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An ambassador and trained facilitator under Eco Femme (a social enterprise working towards menstrual health in south India), Sanjina is also an active member of the MHM Collective- India and Menstrual Health Alliance- India. She has conducted Menstrual Health sessions in multiple government schools adopted by Rotary District 3240 as part of their WinS project in rural Bengal. She has also delivered training of trainers on SRHR, gender, sexuality and Menstruation for Tomorrow’s Foundation, Vikramshila Education Resource Society, Nirdhan trust and Micro Finance, Tollygunj Women In Need, Paint It Red in Kolkata.

Now as an MH Fellow with YKA, she’s expanding her impressive scope of work further by launching a campaign to facilitate the process of ensuring better menstrual health and SRH services for women residing in correctional homes in West Bengal. The campaign will entail an independent study to take stalk of the present conditions of MHM in correctional homes across the state and use its findings to build public support and political will to take the necessary action.

Saurabh has been associated with YKA as a user and has consistently been writing on the issue MHM and its intersectionality with other issues in the society. Now as an MHM Fellow with YKA, he’s launched the Right to Period campaign, which aims to ensure proper execution of MHM guidelines in Delhi’s schools.

The long-term aim of the campaign is to develop an open culture where menstruation is not treated as a taboo. The campaign also seeks to hold the schools accountable for their responsibilities as an important component in the implementation of MHM policies by making adequate sanitation infrastructure and knowledge of MHM available in school premises.

Read more about his campaign.

Harshita is a psychologist and works to support people with mental health issues, particularly adolescents who are survivors of violence. Associated with the Azadi Foundation in UP, Harshita became an MHM Fellow with YKA, with the aim of promoting better menstrual health.

Her campaign #MeriMarzi aims to promote menstrual health and wellness, hygiene and facilities for female sex workers in UP. She says, “Knowledge about natural body processes is a very basic human right. And for individuals whose occupation is providing sexual services, it becomes even more important.”

Meri Marzi aims to ensure sensitised, non-discriminatory health workers for the needs of female sex workers in the Suraksha Clinics under the UPSACS (Uttar Pradesh State AIDS Control Society) program by creating more dialogues and garnering public support for the cause of sex workers’ menstrual rights. The campaign will also ensure interventions with sex workers to clear misconceptions around overall hygiene management to ensure that results flow both ways.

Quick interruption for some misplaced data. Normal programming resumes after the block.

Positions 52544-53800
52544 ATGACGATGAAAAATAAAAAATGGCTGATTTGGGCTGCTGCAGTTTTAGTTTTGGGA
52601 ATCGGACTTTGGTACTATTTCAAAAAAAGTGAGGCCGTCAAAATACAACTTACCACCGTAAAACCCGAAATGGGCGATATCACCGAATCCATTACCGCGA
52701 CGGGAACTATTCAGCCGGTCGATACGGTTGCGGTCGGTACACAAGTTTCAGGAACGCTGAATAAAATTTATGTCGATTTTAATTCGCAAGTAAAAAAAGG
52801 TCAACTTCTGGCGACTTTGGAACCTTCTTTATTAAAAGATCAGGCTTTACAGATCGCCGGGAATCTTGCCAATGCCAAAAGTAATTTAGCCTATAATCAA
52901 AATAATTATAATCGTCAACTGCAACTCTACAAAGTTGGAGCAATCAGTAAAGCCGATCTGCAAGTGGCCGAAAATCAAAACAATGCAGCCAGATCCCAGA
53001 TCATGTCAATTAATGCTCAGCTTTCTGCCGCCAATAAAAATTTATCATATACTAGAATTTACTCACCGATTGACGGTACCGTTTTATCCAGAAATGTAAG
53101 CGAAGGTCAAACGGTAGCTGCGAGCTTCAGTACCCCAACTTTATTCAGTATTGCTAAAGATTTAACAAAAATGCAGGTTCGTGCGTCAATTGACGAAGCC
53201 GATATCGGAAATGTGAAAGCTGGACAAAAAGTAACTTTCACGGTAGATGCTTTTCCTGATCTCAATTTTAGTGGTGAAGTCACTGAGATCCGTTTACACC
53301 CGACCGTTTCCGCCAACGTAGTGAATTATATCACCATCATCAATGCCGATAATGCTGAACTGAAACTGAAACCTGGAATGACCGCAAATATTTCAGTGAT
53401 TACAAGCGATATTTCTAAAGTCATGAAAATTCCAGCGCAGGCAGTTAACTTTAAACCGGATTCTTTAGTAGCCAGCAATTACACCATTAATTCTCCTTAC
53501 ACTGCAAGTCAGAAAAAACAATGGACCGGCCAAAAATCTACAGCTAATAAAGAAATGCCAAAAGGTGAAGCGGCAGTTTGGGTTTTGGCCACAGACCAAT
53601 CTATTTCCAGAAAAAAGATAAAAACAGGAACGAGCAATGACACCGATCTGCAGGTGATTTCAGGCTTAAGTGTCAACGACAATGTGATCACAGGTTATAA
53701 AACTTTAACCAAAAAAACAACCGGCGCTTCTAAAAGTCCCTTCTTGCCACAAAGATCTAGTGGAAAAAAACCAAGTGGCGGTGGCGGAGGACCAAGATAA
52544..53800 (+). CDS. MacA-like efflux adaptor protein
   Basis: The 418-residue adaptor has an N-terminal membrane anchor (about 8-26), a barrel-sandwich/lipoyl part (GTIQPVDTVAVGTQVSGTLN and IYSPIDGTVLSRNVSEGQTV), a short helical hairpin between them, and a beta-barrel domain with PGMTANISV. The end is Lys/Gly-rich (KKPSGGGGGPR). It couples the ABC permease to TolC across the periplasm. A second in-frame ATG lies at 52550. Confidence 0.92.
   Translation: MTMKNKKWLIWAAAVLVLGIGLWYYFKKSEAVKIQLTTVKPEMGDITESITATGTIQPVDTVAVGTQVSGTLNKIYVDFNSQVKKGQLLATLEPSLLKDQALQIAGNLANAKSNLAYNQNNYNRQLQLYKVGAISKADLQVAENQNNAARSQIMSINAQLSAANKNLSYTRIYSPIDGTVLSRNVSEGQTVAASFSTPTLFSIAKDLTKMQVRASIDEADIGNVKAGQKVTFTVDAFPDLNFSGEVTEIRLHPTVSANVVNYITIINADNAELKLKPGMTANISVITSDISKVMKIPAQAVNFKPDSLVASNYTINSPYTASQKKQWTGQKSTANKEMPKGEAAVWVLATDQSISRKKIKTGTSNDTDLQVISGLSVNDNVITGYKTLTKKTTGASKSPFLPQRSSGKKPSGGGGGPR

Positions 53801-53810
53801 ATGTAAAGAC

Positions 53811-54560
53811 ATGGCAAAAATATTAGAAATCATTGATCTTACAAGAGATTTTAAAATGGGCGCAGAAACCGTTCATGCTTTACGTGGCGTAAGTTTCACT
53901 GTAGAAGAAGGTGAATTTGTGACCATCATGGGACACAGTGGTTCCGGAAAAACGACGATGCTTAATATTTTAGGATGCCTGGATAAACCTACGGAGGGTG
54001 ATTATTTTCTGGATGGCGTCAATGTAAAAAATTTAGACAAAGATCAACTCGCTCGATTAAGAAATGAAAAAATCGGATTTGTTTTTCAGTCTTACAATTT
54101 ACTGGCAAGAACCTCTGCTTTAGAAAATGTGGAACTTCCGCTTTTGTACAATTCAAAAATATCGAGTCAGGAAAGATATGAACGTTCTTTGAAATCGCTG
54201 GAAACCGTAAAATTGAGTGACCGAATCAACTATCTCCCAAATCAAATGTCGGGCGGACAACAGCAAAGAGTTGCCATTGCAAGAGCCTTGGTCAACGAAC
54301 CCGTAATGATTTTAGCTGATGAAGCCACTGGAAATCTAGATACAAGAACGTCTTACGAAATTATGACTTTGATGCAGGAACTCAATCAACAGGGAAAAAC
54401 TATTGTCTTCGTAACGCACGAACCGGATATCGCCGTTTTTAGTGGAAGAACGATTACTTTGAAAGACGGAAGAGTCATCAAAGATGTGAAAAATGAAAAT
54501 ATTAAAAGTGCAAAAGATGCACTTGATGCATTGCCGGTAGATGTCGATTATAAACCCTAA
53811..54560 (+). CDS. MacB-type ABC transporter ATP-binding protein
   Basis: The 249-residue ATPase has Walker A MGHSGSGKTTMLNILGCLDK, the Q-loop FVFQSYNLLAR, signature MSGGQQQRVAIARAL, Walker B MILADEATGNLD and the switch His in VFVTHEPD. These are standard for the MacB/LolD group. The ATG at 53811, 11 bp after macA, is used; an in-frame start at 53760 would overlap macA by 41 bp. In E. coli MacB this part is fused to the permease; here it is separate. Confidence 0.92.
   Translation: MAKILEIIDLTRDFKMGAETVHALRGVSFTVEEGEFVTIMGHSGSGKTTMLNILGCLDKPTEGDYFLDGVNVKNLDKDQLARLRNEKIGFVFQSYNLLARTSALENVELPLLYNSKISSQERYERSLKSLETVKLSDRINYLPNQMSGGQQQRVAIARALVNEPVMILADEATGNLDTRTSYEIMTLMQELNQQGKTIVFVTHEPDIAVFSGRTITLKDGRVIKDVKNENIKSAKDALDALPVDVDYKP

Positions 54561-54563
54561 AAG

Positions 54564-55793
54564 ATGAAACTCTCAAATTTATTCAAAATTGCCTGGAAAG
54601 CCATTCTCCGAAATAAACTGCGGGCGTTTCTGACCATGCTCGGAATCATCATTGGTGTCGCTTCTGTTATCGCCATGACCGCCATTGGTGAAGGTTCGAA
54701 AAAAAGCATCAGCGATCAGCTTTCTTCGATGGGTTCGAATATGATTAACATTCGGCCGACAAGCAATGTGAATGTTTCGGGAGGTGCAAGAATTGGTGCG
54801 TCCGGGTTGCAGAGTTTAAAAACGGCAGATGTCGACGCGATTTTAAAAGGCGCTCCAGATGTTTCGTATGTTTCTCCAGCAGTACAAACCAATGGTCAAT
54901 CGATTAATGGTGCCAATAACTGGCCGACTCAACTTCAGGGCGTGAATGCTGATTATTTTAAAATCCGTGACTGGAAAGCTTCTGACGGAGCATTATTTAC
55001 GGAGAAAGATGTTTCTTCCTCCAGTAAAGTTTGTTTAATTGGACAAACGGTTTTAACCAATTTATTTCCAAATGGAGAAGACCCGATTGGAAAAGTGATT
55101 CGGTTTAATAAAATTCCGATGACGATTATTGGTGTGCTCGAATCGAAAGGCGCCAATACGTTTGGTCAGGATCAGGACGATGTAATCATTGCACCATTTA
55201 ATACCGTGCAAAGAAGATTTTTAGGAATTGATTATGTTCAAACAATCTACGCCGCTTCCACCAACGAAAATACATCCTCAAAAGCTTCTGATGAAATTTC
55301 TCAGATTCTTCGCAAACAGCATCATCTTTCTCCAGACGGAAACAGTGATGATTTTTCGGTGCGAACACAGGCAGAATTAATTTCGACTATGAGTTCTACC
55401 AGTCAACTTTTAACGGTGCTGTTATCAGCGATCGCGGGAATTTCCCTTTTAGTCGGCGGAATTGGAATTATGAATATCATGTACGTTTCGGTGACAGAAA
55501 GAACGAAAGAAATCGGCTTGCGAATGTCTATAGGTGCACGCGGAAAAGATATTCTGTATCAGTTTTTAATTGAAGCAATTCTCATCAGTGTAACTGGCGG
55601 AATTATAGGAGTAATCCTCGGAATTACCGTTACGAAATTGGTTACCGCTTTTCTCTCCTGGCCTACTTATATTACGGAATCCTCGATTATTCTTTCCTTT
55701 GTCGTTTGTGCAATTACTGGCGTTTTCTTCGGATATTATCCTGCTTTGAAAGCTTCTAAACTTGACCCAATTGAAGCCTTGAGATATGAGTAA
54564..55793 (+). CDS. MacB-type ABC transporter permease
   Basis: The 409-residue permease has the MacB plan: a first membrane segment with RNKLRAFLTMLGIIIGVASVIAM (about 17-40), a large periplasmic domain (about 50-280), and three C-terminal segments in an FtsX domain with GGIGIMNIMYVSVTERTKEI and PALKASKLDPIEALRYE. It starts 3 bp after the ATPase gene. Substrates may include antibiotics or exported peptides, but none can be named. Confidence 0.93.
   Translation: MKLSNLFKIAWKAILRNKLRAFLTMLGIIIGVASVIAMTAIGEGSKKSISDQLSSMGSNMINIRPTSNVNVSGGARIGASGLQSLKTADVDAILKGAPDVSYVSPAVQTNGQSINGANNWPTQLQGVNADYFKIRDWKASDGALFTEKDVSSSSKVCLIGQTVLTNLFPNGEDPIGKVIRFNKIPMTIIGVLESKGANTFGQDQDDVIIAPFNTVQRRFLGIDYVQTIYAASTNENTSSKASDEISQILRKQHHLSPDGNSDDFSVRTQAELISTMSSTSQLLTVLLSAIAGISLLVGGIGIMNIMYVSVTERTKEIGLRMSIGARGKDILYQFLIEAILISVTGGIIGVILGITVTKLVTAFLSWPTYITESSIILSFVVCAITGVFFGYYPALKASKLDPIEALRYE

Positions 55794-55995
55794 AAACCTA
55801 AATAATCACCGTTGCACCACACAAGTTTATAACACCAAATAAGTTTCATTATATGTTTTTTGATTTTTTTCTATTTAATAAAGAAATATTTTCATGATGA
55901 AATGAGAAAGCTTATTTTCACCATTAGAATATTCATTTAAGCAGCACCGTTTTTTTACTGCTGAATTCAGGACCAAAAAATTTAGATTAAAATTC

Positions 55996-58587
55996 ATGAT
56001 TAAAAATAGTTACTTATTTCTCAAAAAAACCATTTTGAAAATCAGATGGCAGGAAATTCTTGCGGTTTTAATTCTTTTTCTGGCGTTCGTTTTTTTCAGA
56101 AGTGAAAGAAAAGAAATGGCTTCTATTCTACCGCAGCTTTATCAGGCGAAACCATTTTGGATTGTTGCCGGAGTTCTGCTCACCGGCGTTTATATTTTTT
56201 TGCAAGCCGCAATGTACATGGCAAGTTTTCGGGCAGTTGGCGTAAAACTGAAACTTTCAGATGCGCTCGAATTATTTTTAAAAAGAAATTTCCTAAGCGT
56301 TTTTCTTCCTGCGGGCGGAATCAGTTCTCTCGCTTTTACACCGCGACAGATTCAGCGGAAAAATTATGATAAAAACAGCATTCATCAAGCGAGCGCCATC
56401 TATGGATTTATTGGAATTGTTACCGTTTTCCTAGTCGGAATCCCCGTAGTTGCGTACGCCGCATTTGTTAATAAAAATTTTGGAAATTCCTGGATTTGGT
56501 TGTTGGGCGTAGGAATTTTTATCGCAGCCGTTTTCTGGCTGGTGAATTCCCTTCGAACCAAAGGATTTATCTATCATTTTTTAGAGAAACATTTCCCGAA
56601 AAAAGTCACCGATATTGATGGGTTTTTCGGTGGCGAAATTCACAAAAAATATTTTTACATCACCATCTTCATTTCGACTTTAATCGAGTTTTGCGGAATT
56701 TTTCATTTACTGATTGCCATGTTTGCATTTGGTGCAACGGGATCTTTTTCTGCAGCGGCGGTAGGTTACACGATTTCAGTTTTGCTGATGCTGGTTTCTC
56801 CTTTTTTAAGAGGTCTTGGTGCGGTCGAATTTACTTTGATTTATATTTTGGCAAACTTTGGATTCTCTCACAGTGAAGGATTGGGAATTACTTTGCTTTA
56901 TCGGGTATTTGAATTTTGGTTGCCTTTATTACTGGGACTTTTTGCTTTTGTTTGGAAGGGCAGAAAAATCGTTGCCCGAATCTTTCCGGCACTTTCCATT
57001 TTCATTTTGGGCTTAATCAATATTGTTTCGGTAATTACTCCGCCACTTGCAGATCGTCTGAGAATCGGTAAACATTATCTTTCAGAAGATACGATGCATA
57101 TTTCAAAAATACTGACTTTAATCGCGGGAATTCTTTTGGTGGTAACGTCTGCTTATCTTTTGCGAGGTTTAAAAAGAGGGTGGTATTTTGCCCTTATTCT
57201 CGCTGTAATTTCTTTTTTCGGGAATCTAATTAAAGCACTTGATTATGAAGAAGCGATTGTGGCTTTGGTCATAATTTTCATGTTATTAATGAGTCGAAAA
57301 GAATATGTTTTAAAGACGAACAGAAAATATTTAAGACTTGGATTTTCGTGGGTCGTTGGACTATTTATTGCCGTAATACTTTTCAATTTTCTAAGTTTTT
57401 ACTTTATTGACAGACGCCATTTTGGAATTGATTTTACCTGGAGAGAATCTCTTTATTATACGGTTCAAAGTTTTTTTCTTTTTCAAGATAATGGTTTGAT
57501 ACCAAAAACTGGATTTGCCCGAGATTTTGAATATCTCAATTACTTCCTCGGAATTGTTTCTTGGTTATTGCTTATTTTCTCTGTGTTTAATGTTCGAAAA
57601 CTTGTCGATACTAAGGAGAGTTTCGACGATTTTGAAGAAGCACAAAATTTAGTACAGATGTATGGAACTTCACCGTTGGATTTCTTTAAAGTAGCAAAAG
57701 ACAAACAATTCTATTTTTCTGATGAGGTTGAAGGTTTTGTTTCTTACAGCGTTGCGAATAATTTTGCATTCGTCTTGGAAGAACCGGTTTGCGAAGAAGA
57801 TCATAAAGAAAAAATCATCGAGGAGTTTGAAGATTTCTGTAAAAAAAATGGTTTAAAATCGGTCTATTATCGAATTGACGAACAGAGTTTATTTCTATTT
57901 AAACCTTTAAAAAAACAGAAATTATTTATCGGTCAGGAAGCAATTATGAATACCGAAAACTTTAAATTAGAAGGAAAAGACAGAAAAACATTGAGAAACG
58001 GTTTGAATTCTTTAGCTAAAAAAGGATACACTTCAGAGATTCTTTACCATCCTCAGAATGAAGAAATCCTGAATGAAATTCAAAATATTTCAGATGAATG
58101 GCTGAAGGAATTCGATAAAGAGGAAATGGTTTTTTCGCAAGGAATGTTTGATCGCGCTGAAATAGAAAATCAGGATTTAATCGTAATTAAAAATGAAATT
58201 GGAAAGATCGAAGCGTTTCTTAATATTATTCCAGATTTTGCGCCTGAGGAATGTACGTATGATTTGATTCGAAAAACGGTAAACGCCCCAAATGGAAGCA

Read more about her campaign.

MH Fellow Sabna comes with significant experience working with a range of development issues. A co-founder of Project Sakhi Saheli, which aims to combat period poverty and break menstrual taboos, Sabna has, in the past, worked on the issue of menstruation in urban slums of Delhi with women and adolescent girls. She and her team also released MenstraBook, with menstrastories and organised Menstra Tlk in the Delhi School of Social Work to create more conversations on menstruation.

With YKA MHM Fellow Vineet, Sabna launched Menstratalk, a campaign that aims to put an end to period poverty and smash menstrual taboos in society. As a start, the campaign aims to begin conversations on menstrual health with five hundred adolescents and youth in Delhi through offline platforms, and through this community mobilise support to create Period Friendly Institutions out of educational institutes in the city.

Read more about her campaign. 

A student from Delhi School of Social work, Vineet is a part of Project Sakhi Saheli, an initiative by the students of Delhi school of Social Work to create awareness on Menstrual Health and combat Period Poverty. Along with MHM Action Fellow Sabna, Vineet launched Menstratalk, a campaign that aims to put an end to period poverty and smash menstrual taboos in society.

As a start, the campaign aims to begin conversations on menstrual health with five hundred adolescents and youth in Delhi through offline platforms, and through this community mobilise support to create Period Friendly Institutions out of educational institutes in the city.

Find out more about the campaign here.

A native of Bhagalpur district – Bihar, Shalini Jha believes in equal rights for all genders and wants to work for a gender-equal and just society. In the past she’s had a year-long association as a community leader with Haiyya: Organise for Action’s Health Over Stigma campaign. She’s pursuing a Master’s in Literature with Ambedkar University, Delhi and as an MHM Fellow with YKA, recently launched ‘Project अल्हड़ (Alharh)’.